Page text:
Buildings and Buildings and Buildings…


So recently, I started working on my first building project, involving designing a private and public/service space for a bookbinder. After about a week, the one thing that became quite clear was…designing a whole building (even if it’s just a tiny one) is quite fucking hard.

For starters, there’s an immense amount of aspects that need considering at which case, I do wonder why the fuck I’m doing all the designing alone. From the context of the site, to the needs of the client, to whether what I’m doing even makes logical sense, I find myself constantly discovering new things to consider…But I guess that’s one of the challenges of studying architecture, and of course one of the things that makes it most exciting.

To an outsider, the task of designing may seem superficial. As simple as picking eye catching forms, elegant windows, and just in general creating an aesthetically pleasing outcome. It may also seem as though much of the work they see being produced may be unnecessary and over the top. Yet to a person so indulged in the process of coming up with a building, the rigour in churning out pain-staking drawings and models seems second-nature and common sense.

To be fair, there are points when everything around me revolves around architecture and I feel like giving up. But then again, I usually sleep it off and head back to the studio the next morning.


Soup 1


There comes a time when one must grow up and “leave the nest”. Personally, I don’t consider myself a terribly mature person, seeing as I often find myself stressing out and dramatising minuscule episodes of my life, however, most recently, I found myself to be in the presence of a new friend who mirrored everything I worried about myself.

There were lots of times at which they would pour their hearts out about benign issues, worrying about whether they were “being liked”. To me, it wasn’t obvious that others in our group felt so strongly against their behaviour, but that probably stems from the fact that I’m so much like this person, and as such just found it as the norm. As a result of this, I do find myself heavily sympathising, but I also find it very hard to explain how I since realised the reality of the situation. I never had a moment of epiphany where everything suddenly clicked…it was more of a slow creeping in the back of my mind, that gradually caught my attention. To others, it may seem that a hard reality check might be the best way to “wake them up” but I don’t necessarily think this is the case. Rather, I think that this phase needs to be softly waited out, listened to, and slowly changed. Although this might mean that there may be a chance they may never change, there’s not really much else that I think should be done.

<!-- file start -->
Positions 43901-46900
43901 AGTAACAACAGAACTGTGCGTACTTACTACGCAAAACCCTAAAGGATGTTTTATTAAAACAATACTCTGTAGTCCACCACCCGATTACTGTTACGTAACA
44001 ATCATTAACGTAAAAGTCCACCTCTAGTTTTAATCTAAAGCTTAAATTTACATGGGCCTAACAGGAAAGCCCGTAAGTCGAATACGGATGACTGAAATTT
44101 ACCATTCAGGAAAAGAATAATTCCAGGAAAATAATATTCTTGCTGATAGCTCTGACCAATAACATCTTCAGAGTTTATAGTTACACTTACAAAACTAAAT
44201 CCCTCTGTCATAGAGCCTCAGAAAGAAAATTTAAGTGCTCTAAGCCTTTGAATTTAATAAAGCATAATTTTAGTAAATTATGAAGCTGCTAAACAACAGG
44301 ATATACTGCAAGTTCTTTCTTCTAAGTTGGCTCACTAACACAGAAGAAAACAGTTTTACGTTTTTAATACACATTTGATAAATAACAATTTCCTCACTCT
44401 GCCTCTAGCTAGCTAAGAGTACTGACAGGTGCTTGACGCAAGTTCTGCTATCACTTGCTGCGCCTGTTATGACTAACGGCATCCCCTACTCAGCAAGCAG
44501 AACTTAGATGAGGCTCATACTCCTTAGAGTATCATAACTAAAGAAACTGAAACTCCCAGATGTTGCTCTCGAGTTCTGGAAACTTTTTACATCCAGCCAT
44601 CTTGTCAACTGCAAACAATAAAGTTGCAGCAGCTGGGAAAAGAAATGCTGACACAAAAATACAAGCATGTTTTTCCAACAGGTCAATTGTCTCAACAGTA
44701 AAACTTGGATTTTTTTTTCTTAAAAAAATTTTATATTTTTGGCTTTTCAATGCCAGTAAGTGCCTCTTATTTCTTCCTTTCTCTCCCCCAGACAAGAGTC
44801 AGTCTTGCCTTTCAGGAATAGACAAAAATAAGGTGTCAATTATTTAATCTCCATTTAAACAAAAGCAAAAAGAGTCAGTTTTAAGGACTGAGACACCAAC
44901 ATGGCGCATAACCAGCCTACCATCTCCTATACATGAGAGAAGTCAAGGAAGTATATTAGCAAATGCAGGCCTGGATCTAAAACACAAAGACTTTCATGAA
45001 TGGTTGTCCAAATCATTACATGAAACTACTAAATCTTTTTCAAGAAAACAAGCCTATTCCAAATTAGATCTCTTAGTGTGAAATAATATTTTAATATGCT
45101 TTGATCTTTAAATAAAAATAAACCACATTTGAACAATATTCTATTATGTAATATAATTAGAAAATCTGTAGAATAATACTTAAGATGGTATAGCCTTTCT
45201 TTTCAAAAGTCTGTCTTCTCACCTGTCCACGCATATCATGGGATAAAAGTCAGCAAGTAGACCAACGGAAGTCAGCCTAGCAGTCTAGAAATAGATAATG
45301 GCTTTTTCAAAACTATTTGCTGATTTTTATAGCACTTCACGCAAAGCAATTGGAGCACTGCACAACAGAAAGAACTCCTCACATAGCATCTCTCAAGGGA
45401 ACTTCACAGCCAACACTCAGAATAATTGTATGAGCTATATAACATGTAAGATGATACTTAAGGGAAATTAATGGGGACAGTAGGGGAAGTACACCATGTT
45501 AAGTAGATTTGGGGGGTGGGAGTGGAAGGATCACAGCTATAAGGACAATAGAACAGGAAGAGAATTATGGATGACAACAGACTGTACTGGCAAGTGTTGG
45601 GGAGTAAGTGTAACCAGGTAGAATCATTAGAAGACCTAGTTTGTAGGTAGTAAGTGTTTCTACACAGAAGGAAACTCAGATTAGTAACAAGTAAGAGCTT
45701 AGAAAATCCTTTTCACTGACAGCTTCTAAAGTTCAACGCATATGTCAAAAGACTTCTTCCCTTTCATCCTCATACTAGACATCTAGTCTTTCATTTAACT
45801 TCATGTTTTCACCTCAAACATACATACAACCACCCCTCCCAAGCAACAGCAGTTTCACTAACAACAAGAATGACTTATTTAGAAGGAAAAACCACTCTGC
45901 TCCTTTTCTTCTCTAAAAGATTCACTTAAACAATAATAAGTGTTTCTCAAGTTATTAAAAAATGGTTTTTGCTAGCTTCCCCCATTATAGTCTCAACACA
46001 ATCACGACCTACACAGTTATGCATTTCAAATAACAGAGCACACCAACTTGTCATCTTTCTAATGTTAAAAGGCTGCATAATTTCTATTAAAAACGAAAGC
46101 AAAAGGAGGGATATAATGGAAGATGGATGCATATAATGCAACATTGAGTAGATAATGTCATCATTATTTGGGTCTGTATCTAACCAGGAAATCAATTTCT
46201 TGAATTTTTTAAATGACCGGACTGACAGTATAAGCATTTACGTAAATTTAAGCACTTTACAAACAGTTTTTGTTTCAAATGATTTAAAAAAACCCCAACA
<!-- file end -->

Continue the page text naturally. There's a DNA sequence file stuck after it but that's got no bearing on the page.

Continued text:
Speaking from my own experience, I always felt that I wasn’t being listened to; and in conversations with friends, I often zoned out when others talked about their problems, assuming that my problem was often more serious. I did try my best to pay attention and listen, but being a 16 year old brat, I just really couldn’t give a shit. Soon, I felt more and more distanced from my friends, I felt as though we were friends on the surface, but I really couldn’t connect with anyone on a level much deeper than talking about menial hobbies. Ofcourse, I do now realise that all of this was just in my head…and all I really needed to do was pay more attention. Now, I keep a much cooler head, and generally just try to keep everything lighter. There are still times when I struggle and fall into the same trap, in which case, I generally lock myself in and try and work things out myself.

I do thank my friends for sticking with me till now. Reading everything I just typed, I realise that much of it has little coherence but then again, it is hard to articulate emotions, whatever they may be.

First blog post


First time I’m writing a blog post…it feels slightly awkward talking to myself via a keyboard but I guess this is less time consuming than writing in a diary.

It’s been about 5 months since I began university life and I think I’ve already forgotten that I’m almost 6000 miles away from home…which in itself does sound a bit depressing. The idea that home could be forgotten, and replaced in the space of just less than half a year. This concept was quite frightening when I first realised its existence.┬áBut today I guess I’ve pretty much moved on already.

Hopefully by the time this blog actually begins to have some content, I’ll be able to find a way to cope with life being separated across the world.